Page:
Squeezing their sticks tighter than usual, hearts pounding in chests, 17 girls from the Whistler Winterhawks Female Atom C1 team finished their on-ice warm up Saturday morning and skated over to the bench, looking up at their coach who had just arrived.
The team, made up of girls ages nine to 11 years old, had been counting down the days to this moment, nervous smiles now spreading from under helmets, all eyes firmly trained on one person. After all, it's not every day that you get coached by the best female hockey player in the world.
From the bench, Hayley Wickenheiser smiled back and leaned in—a secret communion between hockey players over the shared love of the game.
Eleven-year-old Annie Akehurst, who wears Wickenheiser's No. 22 on her back, remembers it all. In fact, she will likely never forget it—the excitement of seeing Wickenheiser on her bench, the nerves of playing for her in the game ahead.
"She said, 'Try your hardest, skate fast, try to get one goal at a time,'" said Akehurst.
The buzzer sounded; the puck dropped. With one loss and one win in hand, day two of WickFest—the Hayley Wickenheiser Female World Hockey Festival in Surrey from Jan. 31 to Feb. 2—was now firmly underway for the Whistler Winterhawks, the first all girls' hockey team in Whistler in more than a decade.
WickFest 2020 Surrey
Now in its second year in Surrey (and a decade in Calgary) WickFest 2020 brought together 1,500 female hockey players for three jam-packed days of hockey, off-ice activities, on-ice development and the opportunity to meet Wickenheiser herself.
The Whistler Winterhawks had the added bonus of having Wickenheiser coach their bench after the team raised more than $1,500 for Jumpstart, the Canadian Tire charity that helps kids play sport by removing financial and accessibility barriers.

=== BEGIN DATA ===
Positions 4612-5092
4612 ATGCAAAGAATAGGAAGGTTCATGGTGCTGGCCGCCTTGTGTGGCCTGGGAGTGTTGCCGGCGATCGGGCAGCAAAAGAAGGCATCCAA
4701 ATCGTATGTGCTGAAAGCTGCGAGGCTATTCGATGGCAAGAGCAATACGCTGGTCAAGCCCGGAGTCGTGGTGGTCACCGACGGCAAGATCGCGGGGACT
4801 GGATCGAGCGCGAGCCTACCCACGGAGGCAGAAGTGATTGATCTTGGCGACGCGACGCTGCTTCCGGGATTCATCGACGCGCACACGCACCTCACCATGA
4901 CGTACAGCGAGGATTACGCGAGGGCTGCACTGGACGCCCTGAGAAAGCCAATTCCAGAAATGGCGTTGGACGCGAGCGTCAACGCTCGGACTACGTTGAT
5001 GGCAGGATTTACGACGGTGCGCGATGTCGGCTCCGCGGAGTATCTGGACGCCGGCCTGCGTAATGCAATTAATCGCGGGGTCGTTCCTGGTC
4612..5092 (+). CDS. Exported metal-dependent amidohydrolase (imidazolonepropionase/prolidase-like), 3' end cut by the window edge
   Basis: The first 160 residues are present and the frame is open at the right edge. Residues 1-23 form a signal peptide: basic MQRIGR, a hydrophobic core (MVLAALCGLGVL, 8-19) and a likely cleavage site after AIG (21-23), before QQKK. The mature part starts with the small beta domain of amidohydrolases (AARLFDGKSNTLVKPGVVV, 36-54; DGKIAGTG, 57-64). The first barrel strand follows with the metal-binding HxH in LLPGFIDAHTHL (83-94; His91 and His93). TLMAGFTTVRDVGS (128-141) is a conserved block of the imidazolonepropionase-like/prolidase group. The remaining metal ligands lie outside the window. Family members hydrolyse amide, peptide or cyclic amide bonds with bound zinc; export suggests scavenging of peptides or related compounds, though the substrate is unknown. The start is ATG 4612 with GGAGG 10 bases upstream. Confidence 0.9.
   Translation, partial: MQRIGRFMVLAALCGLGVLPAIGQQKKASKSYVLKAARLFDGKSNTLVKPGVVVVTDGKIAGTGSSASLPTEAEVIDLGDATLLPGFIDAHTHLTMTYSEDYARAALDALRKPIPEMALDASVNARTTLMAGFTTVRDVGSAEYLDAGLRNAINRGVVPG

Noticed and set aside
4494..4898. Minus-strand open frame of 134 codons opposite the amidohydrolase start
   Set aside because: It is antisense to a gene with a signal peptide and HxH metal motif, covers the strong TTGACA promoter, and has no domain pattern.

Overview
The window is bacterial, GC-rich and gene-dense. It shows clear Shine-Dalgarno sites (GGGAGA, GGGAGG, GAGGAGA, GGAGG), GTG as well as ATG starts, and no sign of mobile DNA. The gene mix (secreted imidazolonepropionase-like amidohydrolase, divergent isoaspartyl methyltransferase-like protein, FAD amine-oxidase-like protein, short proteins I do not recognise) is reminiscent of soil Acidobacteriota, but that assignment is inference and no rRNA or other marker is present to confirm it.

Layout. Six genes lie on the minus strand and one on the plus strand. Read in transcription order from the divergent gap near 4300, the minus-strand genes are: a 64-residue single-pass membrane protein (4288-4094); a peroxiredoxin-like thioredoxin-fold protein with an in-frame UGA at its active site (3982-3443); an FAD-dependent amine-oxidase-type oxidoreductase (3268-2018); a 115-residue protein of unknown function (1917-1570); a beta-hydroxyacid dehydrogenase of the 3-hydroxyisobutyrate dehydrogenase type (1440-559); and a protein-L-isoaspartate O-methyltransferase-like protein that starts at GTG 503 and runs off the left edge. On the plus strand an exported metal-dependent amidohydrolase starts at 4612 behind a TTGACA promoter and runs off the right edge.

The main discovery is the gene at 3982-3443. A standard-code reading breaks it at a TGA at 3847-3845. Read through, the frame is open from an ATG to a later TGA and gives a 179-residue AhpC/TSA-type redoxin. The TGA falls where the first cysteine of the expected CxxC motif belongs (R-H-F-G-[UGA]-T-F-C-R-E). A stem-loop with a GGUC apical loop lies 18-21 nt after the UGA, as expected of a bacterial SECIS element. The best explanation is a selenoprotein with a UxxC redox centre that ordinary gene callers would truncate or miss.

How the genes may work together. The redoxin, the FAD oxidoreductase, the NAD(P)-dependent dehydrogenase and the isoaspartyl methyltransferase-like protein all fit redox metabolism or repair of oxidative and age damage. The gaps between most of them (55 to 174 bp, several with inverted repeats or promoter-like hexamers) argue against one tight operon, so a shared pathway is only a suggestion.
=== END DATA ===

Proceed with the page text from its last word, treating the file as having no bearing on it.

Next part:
"I'm very proud of you for raising that kind of money," Wickenheiser later told the team in a special meeting with the Whistler girls. "You helped kids play hockey."
The six-time Olympian (with four gold medals and one silver to her name) was generous with her time throughout the weekend, stopping for thousands of photos and autographs, sharing stories of the game and perhaps most of all, the story of how she became the best, growing up in small town Saskatchewan in the early '80s, skating on her backyard rink with the neighbourhood kids.
"I thought I was the only girl in the world who played hockey," she said. "Unlike you girls who haverc girls' teams to play on, I didn't have that."
Instead, she had years of dressing by herself in washrooms, separate from her team; years of walking alone through arenas full of judgment, full of critics; of the seminal moment too when she was 15 years old and playing AAA Bantam hockey and was cut...because she was a girl. Make no mistake, it was an often lonely journey blazing that trail.
Still, those hardships never overshadowed her absolute love for the game.
Battling on the ice
Back on the ice and down by three in the first period, Wickenheiser rallied the Whistler Winterhawks, encouraging them to use their bodies, play smarter, hold on to the puck a little longer, be tougher.
"I've been in lots of games like this girls," she told them, breaking down the game: Win a battle. Win a shift. Win a period.